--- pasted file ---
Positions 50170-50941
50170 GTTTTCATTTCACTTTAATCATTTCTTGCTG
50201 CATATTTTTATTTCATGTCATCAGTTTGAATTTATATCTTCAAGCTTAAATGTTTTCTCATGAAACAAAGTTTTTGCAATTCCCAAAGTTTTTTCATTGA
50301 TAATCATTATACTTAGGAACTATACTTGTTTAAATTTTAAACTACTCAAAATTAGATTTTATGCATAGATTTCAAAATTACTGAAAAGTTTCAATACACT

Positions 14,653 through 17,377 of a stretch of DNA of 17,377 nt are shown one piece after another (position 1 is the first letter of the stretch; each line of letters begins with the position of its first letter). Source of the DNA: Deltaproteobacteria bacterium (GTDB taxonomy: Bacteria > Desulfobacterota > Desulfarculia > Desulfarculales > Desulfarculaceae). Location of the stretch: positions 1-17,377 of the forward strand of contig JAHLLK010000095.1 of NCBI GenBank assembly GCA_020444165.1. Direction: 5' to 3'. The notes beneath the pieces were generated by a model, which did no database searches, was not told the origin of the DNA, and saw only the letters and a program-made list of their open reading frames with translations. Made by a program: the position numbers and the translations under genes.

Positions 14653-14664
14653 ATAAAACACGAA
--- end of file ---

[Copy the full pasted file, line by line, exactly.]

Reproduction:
Positions 50170-50941
50170 GTTTTCATTTCACTTTAATCATTTCTTGCTG
50201 CATATTTTTATTTCATGTCATCAGTTTGAATTTATATCTTCAAGCTTAAATGTTTTCTCATGAAACAAAGTTTTTGCAATTCCCAAAGTTTTTTCATTGA
50301 TAATCATTATACTTAGGAACTATACTTGTTTAAATTTTAAACTACTCAAAATTAGATTTTATGCATAGATTTCAAAATTACTGAAAAGTTTCAATACACT

Positions 14,653 through 17,377 of a stretch of DNA of 17,377 nt are shown one piece after another (position 1 is the first letter of the stretch; each line of letters begins with the position of its first letter). Source of the DNA: Deltaproteobacteria bacterium (GTDB taxonomy: Bacteria > Desulfobacterota > Desulfarculia > Desulfarculales > Desulfarculaceae). Location of the stretch: positions 1-17,377 of the forward strand of contig JAHLLK010000095.1 of NCBI GenBank assembly GCA_020444165.1. Direction: 5' to 3'. The notes beneath the pieces were generated by a model, which did no database searches, was not told the origin of the DNA, and saw only the letters and a program-made list of their open reading frames with translations. Made by a program: the position numbers and the translations under genes.

Positions 14653-14664
14653 ATAAAACACGAA